Epigenetics is the expression and control of genes. The epigenetics involved in the inner ear is a critical part of the mystery of hearing. A team led by Prof. Karen B. Avraham, Vice Dean of the Sackler Faculty of Medicine at Tel Aviv University, has now created the first map of “methylation” — one of the body’s main epigenetic signals — that reflects the functioning of the inner ear in its entirety.

Prof. Avraham collaborated on the study with TAU doctoral student Ofer Yizhar-Barnea and Prof. R. David Hawkins and other colleagues from the University of Washington and the Fondazione Istituto Italiano di Tecnologia in Italy. Their research was published in a study in Scientific Reports on November 26.

“Our analysis of the DNA methylation dynamics revealed a large number of new genes that are critical for the development of the inner ear and the onset of hearing itself,” Prof. Avraham says. “Instead of looking at one gene at a time, we employed sophisticated genomic technologies to examine all the genes in one snapshot. This allowed us to have a genome-wide view of the regulatory dynamics of the inner ear as a whole.”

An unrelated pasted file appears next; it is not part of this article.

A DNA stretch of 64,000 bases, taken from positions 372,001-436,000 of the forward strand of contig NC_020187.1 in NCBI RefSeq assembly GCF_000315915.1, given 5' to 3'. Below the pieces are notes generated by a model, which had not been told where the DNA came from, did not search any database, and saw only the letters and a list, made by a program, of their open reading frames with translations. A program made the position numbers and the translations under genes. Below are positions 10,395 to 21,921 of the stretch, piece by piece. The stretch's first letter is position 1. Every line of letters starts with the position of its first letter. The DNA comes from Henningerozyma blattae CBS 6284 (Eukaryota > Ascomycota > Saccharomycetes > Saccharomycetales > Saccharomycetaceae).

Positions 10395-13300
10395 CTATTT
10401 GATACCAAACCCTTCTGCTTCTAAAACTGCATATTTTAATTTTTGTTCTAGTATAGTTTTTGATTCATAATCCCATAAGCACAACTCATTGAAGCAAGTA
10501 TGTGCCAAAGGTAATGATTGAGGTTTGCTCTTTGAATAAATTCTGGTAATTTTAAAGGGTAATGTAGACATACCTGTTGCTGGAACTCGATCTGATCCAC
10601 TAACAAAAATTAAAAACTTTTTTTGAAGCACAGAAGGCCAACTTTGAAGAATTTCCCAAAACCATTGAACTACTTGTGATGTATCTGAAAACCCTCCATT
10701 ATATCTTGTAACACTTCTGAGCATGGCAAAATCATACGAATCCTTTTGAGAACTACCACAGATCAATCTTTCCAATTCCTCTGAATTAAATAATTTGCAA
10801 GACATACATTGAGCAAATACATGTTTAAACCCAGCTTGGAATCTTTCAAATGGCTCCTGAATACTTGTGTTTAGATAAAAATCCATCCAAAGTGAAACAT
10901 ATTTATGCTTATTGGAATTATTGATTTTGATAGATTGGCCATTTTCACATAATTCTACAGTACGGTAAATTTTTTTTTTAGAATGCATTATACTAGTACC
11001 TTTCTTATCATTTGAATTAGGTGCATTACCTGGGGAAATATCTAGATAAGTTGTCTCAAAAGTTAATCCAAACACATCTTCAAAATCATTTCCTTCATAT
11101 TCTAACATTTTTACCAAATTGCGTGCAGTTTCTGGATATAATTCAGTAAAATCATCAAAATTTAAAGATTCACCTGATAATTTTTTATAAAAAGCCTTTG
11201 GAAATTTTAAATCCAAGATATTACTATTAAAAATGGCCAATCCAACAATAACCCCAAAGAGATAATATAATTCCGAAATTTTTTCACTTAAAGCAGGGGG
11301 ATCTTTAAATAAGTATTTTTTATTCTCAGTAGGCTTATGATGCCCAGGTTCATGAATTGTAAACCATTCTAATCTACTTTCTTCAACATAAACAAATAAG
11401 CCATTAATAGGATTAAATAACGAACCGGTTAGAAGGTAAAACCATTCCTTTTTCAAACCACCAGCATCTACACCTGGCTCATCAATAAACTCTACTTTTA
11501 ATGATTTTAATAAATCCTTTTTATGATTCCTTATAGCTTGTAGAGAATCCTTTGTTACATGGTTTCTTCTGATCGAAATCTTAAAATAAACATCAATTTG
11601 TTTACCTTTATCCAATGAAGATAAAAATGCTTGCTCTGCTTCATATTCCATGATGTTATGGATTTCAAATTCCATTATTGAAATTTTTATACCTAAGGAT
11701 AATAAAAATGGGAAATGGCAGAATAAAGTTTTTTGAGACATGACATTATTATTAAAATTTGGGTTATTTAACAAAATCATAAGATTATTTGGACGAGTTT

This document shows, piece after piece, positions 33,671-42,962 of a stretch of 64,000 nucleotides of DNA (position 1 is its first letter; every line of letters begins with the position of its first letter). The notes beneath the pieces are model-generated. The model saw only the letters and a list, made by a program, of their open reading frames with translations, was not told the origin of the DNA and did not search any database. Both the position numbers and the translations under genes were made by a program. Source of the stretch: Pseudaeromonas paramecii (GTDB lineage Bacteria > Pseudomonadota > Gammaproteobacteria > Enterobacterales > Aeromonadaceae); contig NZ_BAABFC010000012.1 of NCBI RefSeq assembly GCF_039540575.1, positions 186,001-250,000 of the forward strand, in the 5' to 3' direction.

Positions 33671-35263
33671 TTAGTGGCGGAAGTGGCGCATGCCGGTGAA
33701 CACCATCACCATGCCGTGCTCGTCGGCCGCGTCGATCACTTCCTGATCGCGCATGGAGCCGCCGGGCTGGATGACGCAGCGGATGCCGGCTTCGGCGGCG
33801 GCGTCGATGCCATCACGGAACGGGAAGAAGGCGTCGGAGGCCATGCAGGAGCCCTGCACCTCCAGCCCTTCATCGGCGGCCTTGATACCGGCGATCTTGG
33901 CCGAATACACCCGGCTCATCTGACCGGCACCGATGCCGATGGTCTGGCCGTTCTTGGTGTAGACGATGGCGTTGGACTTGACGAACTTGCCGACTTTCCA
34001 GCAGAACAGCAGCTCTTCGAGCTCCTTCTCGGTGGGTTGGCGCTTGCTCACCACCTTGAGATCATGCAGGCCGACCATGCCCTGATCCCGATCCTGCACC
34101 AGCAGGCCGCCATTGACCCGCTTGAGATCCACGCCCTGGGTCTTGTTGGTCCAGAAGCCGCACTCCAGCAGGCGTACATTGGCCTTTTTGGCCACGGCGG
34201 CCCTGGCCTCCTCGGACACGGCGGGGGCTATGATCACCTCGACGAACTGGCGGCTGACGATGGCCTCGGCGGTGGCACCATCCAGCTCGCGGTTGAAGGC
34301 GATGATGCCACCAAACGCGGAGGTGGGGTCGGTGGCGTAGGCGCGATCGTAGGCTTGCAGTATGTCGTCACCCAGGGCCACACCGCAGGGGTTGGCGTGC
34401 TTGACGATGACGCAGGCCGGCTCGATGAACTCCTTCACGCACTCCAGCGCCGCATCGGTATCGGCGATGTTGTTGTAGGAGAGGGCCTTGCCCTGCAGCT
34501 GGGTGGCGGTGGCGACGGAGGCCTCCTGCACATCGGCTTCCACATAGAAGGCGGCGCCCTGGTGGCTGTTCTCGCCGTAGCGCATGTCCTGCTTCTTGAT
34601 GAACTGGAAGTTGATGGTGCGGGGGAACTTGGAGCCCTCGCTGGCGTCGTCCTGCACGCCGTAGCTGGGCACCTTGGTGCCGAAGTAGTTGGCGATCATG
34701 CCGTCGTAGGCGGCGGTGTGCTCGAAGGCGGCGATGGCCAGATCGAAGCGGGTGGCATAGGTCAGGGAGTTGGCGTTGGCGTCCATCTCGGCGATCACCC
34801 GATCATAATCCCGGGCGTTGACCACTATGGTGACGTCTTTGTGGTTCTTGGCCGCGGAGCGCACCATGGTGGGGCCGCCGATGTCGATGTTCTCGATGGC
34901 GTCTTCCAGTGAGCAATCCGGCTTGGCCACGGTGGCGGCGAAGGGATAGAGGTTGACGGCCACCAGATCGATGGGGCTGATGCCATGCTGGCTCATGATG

The life cycle of hearing

Humans are born with a lifetime allowance of inner ear hair cells, the inner ear cells responsible for hearing. Once the cells die due to genetic mutations, excessive exposure to noise, ototoxic drugs or aging, they don’t regenerate. Some 34 million children worldwide suffer from incapacitating hearing loss, according to the World Health Organization. Among the elderly, hearing loss is associated with a higher risk of dementia, and hearing aids and cochlear implants provide only partial solutions to an urgent medical issue facing young and old alike.

“Epigenetic signals — among them methylation — don’t allow the genes that could regenerate hair cells to be turned on,” Prof. Avraham says. “If we can discover how these genes are controlled — how they’re turned on and off — we may be able to modify these signals to allow regeneration to happen.